Benefits :

The benefits of reclaiming the River Sheaf are numerous and multi‐functional including:

 

  1. Creating a focal feature for the regeneration of key areas such as Castlegate and understanding the heritage and identity of Sheffield

  2. Extending the habitat for fish, aquatic mammals and flora within a green/blue corridor 3. Creating new opportunities for recreation within the urban area of the city close to many disadvantaged communities

  3. Facilitating better river management and stewardship by both public agencies and volunteers

  4. Creating attractive and useable open spaces for the health and wellbeing of residents, workers and visitors


Why a New Organisation?


Whilst public agencies such as the City Council and The Environment Agency have policy which supports the regeneration and deculverting of rivers this is just one of many competing priorities for their resources and staff.
The Don Catchment Trust and Sheffield Waterways Strategy Group maintain a strategic overview of the Don and its tributaries at a catchment and city‐wide level which include deculverting and improved access but neither is primarily focussed on the Sheaf.
Similarly the Castlegate Partnership brings together community, educational and private sector bodies with specific interests in that area but none are focussed on the Sheaf or raising resources for that cause.
Sheffield has a long history of environmental trusts which have achieved very significant improvements on the Lower and Upper Don, Upper Porter and Rivelin.

Aims and Objectives of the  Organisation

  1. Deculverting – the first priority is is likely seizing the immediate opportunity at the Castle Market site where a  100 metre section of culvert is in an advanced state of decay and requires repair or removal.  Other possible opportunities may arise from the master planning of the lower Sheaf Valley around the accommodation of High Speed Rail 2 at Midland Station – for instance the section of culverted river which runs between Ponds Forge leisure centre and Sheaf Street

  2. Daylighting – whilst removal of the culverts under the railway tracks of Midland Station is probably unrealistic the potential of sinking light‐pipes into the dark tunnels to allow fish and animal passage could be considered as part of the environmental mitigation of the scheme c) Improved public access to existing open channel sections and newly deculverted ones including access for fishing, kayaking and stewardship eg Pond Hill, Sheaf Gardens, Cutlers Walk, the Primrose etc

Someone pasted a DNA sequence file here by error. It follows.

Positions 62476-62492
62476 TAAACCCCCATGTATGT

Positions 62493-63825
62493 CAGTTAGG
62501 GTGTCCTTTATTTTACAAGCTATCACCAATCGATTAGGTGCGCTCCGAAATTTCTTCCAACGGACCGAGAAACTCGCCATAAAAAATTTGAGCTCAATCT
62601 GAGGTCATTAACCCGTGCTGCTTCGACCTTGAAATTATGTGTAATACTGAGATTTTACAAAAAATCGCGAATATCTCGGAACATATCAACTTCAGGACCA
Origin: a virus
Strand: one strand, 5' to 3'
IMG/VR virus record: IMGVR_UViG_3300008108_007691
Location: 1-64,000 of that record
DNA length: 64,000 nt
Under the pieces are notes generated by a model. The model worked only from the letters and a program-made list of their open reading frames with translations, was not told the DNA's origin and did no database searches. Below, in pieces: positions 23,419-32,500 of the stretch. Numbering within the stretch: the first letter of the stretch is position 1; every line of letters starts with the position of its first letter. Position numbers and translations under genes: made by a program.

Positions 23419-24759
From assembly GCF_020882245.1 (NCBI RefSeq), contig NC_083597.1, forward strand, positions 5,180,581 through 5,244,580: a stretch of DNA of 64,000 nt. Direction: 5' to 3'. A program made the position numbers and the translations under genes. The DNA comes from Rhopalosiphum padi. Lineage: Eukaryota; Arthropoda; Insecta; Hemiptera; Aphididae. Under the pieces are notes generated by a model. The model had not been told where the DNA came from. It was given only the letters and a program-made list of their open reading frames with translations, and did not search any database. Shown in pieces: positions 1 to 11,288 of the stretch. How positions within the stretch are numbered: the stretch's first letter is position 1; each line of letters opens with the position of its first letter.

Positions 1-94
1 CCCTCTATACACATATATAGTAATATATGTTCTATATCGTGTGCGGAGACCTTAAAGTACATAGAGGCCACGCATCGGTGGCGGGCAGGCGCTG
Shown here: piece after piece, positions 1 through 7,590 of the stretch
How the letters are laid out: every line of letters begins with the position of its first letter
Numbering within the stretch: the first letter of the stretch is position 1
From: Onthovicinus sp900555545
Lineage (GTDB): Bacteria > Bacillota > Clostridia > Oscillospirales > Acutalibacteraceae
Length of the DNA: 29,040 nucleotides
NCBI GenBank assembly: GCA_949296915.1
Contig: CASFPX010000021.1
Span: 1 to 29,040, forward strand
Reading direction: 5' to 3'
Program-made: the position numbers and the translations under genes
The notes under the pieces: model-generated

3. Marking, celebrating the concealed course of the river where it remains hidden for now, using public art, trails etc and guided visits using trained guides

  4. Interpretation of the river’s history, wildlife and environmental functions and engagement with its neighbouring communities

  5. Promotion of good practice by riparian owners, such as ‘yellow fish’ markers on street and yard drains which take water directly to the river warning against disposal of pollutants

  6. More sustainable urban drainage in the Sheaf corridor following the example of Grey to Green

Current Position April 2020

  1. Charitable status has been applied for

  2. After a successful programme of tours in 2019 the Trust's finances have a sound base for administration, but not capital projects

  3. A membership system has been devised but not implemented due to delays in obtaining charitable status

  4. Two corporate sponsors, Firma-Chrome and Wolf Safety Lamps are actively supporting us

  5. A new corporate river stewardship strategy is being developed by Riverlution 

  6. Detailed walkover surveys have commenced and are being recorded for development and prioritisation of projects

  7. We have drawn up detailed project proposals for daylighting the Platform 5 confluence but changes at East Midland Trains and the Coronavirus lockdown has slowed progress.